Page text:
1 tablespoon Dijon mustard
1/2 teaspoon salt
Freshly ground black pepper
1 tablespoon minced/mashed fresh garlic (about 3 large cloves)
1/2 cup chopped fresh parsley
Scrub potatoes and cut any very large potatoes in half so
that all potatoes are of approximately equal size. Place potatoes in a
large pot and cover with cold water. Bring to a boil and stir in 1
teaspoon of salt. Reduce heat and simmer potatoes for 15 to 20
minutes or until potatoes are tender when stabbed with a fork. Drain
water. Leaving potatoes in pot, return pot to still-hot (turned off)
burner. Leave lid off of pot and allow potatoes to steam dry for a few
Set a large caldero over medium heat and use kitchen
shears over pot to cut bacon strips into approximately 1-inch pieces.
Cook bacon, stirring occasionally, until crispy. While bacon is
cooking, cut potatoes into 1/2-inch thick slices. Cut any extremely
large slices in half. Set aside. Once bacon is done, remove caldero
from stove and use a slotted spoon to remove bacon to a bowl while
leaving bacon grease in the caldero (I had about 1/4 cup).
To the bacon grease, slowly and carefully add vinegar,
sugar, Dijon, salt, and pepper. Place pot back on burner, bring
mixture to a simmer, and stir for a couple of minutes. Stir the
minced/mashed garlic into the mixture and cook for 30 seconds to 1
minute, or until garlic starts to turn a light golden. Remove pot from
heat and toss in the sliced potatoes, gently mixing until potatoes have
absorbed all of the liquid. Carefully fold in the cooked bacon pieces
and chopped parsley. Transfer potato salad to a serving dish and serve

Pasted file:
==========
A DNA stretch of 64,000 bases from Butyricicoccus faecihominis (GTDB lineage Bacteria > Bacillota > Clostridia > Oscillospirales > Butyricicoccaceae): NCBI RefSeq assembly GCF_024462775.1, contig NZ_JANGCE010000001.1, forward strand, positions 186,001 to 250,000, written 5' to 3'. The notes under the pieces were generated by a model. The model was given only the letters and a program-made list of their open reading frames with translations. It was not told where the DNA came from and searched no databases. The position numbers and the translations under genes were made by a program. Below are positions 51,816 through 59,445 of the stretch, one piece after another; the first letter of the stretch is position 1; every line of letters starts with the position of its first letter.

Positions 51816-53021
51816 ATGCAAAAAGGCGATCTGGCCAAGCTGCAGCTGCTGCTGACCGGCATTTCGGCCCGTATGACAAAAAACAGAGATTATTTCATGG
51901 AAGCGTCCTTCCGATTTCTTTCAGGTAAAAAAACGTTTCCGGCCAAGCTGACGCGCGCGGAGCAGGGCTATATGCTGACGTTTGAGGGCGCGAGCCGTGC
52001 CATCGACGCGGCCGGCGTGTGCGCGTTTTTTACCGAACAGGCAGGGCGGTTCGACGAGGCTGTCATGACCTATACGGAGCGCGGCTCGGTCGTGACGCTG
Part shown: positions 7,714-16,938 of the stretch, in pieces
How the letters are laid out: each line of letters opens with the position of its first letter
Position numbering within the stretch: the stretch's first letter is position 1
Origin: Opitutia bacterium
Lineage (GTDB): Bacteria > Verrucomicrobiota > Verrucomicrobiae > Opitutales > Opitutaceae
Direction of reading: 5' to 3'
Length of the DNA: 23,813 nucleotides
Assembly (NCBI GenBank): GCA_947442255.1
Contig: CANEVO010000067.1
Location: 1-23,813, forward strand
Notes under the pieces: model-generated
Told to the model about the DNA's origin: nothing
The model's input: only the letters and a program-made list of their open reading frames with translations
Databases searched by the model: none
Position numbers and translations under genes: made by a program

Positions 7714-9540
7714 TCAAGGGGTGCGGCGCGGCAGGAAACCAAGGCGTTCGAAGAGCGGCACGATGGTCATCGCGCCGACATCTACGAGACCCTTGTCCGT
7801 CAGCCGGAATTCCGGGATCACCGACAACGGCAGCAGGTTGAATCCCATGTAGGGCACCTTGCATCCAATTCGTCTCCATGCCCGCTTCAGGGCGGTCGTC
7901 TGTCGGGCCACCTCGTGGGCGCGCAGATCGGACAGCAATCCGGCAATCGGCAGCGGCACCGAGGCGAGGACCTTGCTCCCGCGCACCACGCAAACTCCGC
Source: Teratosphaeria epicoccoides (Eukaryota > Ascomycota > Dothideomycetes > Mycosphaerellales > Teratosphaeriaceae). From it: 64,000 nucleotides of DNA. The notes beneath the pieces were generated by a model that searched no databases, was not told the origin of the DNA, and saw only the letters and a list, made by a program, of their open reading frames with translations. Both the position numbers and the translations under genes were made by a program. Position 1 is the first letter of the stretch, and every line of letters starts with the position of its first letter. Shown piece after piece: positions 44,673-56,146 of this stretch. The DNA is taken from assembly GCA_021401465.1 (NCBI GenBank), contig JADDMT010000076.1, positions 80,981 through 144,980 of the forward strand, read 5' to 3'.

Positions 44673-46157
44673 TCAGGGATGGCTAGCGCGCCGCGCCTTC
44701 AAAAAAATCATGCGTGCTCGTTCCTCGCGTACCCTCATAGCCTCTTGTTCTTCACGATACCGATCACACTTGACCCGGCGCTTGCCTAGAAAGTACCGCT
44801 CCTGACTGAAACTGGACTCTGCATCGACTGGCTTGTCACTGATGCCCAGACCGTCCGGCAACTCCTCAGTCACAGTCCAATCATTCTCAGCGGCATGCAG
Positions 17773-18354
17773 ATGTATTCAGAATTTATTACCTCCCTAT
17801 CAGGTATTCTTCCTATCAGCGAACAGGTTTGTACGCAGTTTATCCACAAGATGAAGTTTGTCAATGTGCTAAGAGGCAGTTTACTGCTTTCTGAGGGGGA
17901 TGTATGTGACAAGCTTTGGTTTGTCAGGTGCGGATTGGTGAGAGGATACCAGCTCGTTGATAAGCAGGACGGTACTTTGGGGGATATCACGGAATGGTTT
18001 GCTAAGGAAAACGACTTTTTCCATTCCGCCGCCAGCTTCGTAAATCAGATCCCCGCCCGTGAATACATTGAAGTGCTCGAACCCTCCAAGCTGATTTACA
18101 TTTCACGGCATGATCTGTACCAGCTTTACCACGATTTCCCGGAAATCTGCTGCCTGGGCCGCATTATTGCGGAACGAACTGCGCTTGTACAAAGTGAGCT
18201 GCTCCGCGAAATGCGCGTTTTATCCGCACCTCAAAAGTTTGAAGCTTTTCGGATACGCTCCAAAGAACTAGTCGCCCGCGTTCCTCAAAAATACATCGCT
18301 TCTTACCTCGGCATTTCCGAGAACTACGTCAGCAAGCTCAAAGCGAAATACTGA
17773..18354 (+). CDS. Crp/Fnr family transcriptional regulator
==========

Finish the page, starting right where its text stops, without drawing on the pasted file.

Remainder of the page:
hot or warm. Potato salad should not sit at room temperature for more
than two hours before refrigerating any leftovers.
Nuestra Cocina Criolla
Rellenos de Papa (baked)
Garbanzo Vegetarian Criollo Soup
2 tbps olive oil
1 medium onion, thinly sliced (about 2 cups)
1 tbsp minced garlic, or 4 cloves garlic, finely chopped
2 tbs Sofrito
1 tsp. ground cumin
4 cups vegetable broth
1 medium butternut squash (about 2½ lbs.), peeled, seeded
and cut into ½” cubes (about 4½ cups)
2 cups potatoes, peeled and cubed small
2 cans (15.5 oz. each) Chick Peas, drained and rinsed
6 oz. spinach, coarsely chopped (about 4 cups)
Adobo All-Purpose Seasoning with Pepper, to taste
1 pkt Sazón with achiote
Heat olive oil in medium size caldero, over medium-high heat.
Add onions; cook, stirring occasionally, until soft, about 5
minutes. Stir in garlic, sofrito and cumin, cooking until garlic is
fragrant, about 30 seconds more.
Stir in broth, 2 cups water, squash and potatoes; bring
vegetable mixture to boil. Reduce heat to low. Simmer, stirring
occasionally, until vegetables are tender, about 20 minutes.
Stir in chickpeas and spinach; season with Adobo and Sazón.
Continue to simmer, stirring occasionally, until spinach is
wilted and chickpeas are warmed-through, about 5 minutes
You’ve asked for a healthier baked version of and here it is.
Rellenos de Papa or Stuffed Potatoes (actually mashed) is another
Puerto Rican delight. Slightly crunchy on the outside, tender on the
inside and stuffed with deliciously seasoned meat.
The recipe is exactly the same, the assembly is different. We use
instant mashed potatoes but left over mashed potatoes will do as
well as long as they are not too runny.
1½ cups water
7 tbsp margarine
salt and pepper to taste
¼ tsp. garlic powder
1 cup milk
4 cups instant potato flakes
3 tbsps. corn starch (for dusting rellenos)
Prepared cooked picadillo (ground beef and/or pork seasoned with
sofrito) - make sure not too add too much liquid. ½ lb ground meat,
salt and pepper, and sofrito, minced garlic, chopped onions and
pepers, 2 tsps tomato sauce and cook until done. The meat should
be moist and tasty.
For the potatoes, bring water to a boil and remove from heat. Add
margarine, salt, pepper, garlic powder, and milk. Stir until the
margarine is melted. Add potato flakes. The mixture should be
pretty thick and dry (should stick to spoon), if not let it cook
uncovered for a bit longer. Cool slightly then add a slightly beaten
egg and mix well. Let the potatoes sit to cool down.
Use a muffin pan to cook the rellenos. First spray oil in each cavity.
Fill half way with potato spreading slightly up on the sides. Next
add some picadillo, then top with more potatoes pushing down
slightly, then making it nice and round on top. Don’t worry if it is